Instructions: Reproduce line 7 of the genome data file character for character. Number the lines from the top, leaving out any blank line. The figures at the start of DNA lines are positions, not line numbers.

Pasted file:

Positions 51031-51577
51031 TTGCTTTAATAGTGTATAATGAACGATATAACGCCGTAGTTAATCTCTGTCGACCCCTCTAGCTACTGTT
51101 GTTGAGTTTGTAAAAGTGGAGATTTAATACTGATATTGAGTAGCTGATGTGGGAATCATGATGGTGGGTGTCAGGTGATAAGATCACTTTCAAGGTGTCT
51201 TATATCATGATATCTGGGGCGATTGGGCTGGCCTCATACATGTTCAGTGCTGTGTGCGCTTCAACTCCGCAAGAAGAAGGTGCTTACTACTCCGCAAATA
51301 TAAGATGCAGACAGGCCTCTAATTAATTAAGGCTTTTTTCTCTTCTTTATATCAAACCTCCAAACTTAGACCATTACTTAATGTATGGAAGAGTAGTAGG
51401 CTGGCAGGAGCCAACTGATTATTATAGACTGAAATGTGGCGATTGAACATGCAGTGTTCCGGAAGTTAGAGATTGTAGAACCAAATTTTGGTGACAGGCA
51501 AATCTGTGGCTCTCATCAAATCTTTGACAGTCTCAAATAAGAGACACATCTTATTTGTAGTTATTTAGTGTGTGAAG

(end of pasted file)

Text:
51501 AATCTGTGGCTCTCATCAAATCTTTGACAGTCTCAAATAAGAGACACATCTTATTTGTAGTTATTTAGTGTGTGAAG